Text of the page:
Learning to Distinguish What is Worth Reading From What is Not

In an earlier post I mentioned that I was going to undertake to read a lot more this year. Such is still my intention.

Unfortunately, my first self-imposed assignment was the recently released draft of the National Climate Assessment Development Advisory Committee’s Climate Assessment Report.

So far I have read only their prefatory Letter to the American People, found here. There are elements of this letter that I believe to be scare talk not founded in fact. In fact, some of it seems hyperbole written with the intent to frighten the American people rather than inform them.

Their opening sentence qualifies in that regard: (2) “Climate change, once considered an issue for a distant future, has moved firmly into the present.”

Contrast that with the statement from the Intergovernmental Panel on Climate Change’s SREX, or special report, issued in March of 2012: “There is… high agreement that long-term trends in normalized losses (due to extreme weather) have not been attributed to natural or anthropogenic climate change.”  Later in the report we read, “…droughts have become less frequent, less intense, or shorter, for example, in central North America and northwestern Australia,” and “There is limited to medium evidence available to assess climate-driven observed changes in the magnitude and frequency of floods at regional scales because the available instrumental records of floods at gauge stations are limited in space and time, and because of confounding effects of changes in land use and engineering. Furthermore, there is low agreement in this evidence, and thus overall low confidence at the global scale regarding even the sign of these changes.”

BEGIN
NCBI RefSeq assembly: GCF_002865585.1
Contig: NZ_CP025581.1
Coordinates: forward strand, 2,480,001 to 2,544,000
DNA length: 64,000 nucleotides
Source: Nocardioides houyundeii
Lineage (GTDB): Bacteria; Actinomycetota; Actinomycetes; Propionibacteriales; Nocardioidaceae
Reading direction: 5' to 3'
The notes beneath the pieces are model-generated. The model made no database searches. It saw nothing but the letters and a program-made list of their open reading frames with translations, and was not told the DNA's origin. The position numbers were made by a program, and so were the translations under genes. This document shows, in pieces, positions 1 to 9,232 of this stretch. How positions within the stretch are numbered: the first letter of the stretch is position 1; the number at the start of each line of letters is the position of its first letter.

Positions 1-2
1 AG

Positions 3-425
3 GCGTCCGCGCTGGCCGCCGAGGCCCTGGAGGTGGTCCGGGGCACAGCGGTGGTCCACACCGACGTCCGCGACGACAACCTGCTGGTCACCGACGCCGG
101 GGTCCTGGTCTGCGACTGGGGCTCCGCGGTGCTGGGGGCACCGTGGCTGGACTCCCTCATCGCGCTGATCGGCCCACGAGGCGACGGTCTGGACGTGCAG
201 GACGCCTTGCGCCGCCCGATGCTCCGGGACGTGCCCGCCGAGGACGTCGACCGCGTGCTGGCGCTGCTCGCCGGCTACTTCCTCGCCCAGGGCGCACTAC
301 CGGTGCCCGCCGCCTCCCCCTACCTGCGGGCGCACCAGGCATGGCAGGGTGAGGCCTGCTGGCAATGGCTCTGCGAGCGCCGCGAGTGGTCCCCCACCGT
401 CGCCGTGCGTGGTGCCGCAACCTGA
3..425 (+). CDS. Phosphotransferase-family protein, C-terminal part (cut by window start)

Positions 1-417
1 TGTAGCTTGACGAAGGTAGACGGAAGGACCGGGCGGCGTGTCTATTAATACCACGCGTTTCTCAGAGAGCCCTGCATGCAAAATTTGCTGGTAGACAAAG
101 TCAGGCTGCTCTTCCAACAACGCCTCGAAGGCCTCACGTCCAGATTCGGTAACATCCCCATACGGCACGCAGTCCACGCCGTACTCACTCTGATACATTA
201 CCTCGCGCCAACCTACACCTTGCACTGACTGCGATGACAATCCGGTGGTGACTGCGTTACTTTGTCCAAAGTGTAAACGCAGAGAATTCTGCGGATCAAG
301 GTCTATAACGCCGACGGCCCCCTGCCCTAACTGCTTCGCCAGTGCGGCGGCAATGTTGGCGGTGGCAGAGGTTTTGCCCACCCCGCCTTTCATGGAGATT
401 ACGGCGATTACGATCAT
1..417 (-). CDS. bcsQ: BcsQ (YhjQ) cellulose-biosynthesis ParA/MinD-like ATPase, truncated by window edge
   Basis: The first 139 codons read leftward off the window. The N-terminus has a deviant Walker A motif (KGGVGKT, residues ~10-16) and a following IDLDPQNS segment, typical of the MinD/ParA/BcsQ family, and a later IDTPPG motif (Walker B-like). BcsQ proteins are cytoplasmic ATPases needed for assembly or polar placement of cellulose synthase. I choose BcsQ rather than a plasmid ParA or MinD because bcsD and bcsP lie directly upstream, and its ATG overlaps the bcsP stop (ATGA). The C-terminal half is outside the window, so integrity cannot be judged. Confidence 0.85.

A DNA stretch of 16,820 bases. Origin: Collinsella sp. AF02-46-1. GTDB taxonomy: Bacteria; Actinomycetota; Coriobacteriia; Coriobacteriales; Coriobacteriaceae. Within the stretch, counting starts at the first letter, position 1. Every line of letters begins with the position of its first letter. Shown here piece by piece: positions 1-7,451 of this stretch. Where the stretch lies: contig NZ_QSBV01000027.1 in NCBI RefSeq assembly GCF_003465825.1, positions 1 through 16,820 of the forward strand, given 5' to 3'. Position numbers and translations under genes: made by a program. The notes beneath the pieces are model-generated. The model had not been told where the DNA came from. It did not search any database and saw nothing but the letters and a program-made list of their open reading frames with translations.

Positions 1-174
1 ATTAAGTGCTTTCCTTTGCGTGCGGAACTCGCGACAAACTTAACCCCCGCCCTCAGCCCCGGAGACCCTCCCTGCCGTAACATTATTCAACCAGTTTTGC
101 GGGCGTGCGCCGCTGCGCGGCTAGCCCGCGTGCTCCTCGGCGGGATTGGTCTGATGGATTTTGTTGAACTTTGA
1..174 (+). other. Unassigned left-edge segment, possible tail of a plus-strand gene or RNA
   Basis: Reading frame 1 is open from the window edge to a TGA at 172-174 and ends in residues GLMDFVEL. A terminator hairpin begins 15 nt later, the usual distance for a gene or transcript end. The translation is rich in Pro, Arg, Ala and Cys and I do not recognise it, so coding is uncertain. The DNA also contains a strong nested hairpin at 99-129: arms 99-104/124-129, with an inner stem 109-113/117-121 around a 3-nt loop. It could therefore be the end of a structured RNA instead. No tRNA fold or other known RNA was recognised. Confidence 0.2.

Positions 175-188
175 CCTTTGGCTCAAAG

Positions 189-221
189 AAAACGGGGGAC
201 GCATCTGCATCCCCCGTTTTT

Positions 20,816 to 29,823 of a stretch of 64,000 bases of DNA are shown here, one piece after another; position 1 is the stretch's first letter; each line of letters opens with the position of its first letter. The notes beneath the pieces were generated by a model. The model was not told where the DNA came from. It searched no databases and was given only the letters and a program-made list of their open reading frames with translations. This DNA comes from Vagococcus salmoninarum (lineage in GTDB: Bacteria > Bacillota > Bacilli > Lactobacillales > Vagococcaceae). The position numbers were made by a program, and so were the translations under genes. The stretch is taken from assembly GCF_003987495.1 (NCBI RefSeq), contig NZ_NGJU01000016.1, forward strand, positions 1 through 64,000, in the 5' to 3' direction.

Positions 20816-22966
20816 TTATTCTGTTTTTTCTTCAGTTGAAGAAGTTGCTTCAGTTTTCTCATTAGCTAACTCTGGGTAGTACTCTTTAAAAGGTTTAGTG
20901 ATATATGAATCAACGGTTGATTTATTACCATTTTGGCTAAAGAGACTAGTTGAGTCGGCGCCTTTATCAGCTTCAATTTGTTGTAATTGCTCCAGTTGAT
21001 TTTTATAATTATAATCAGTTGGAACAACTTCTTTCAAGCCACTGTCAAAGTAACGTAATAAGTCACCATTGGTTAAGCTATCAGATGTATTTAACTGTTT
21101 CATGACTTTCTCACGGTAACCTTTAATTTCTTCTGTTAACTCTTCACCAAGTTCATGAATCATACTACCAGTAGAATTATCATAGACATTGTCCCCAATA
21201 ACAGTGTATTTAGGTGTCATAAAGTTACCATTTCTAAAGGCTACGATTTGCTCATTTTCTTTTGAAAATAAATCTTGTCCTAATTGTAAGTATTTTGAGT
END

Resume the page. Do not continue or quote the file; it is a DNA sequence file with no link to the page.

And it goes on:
The IPCC also writes “Increasing exposure of people and economic assets has been the major cause of long-term increases in economic losses from weather- and climate-related disasters (high confidence). Long-term trends in economic disaster losses adjusted for wealth and population increases have not been attributed to climate change, but a role for climate change has not been excluded.”

The Letter to the American People continues: “(11) Americans are noticing changes all around them. Summers are longer and hotter, and periods of (12) extreme heat last longer than any living American has ever experienced.”

This is not true. There are over 6 million Americans alive today who experienced  summers  as long and hot, with great periods of extreme heat in the mid-1930s, when the Palmer Drought Index was the same as current periods, and tens of millions more who saw the mid-70s, when drought conditions were almost as high. Drought is a cyclical event that is experienced throughout large sections of the United States and has done so since pre-historical times.


If the National Climate Assessment and Development Advisory Committee is going to trumpet false but frightening findings to the American People in the introduction to its report, what will the rest show us?

Roger Pielke Jr. has made a start in cataloguing their errors in his area of specialization. You can read about it here.

More importantly for me, if I find glaring and obvious mistakes in the very beginning of their report, is it worth my time to plough through the rest of it?


6 responses to “Learning to Distinguish What is Worth Reading From What is Not

  1. “More importantly for me, if I find glaring and obvious mistakes in the very beginning of their report, is it worth my time to plough through the rest of it?” NO,
    I mean, if someone makes any mistake at all in a blog comment, better trash the whole thing.

  2. Maybe you should take suggestions for a reading list? Kinda like your 10 favorite books list from your old post.

  3. OK, How do I post a link in the comment section?

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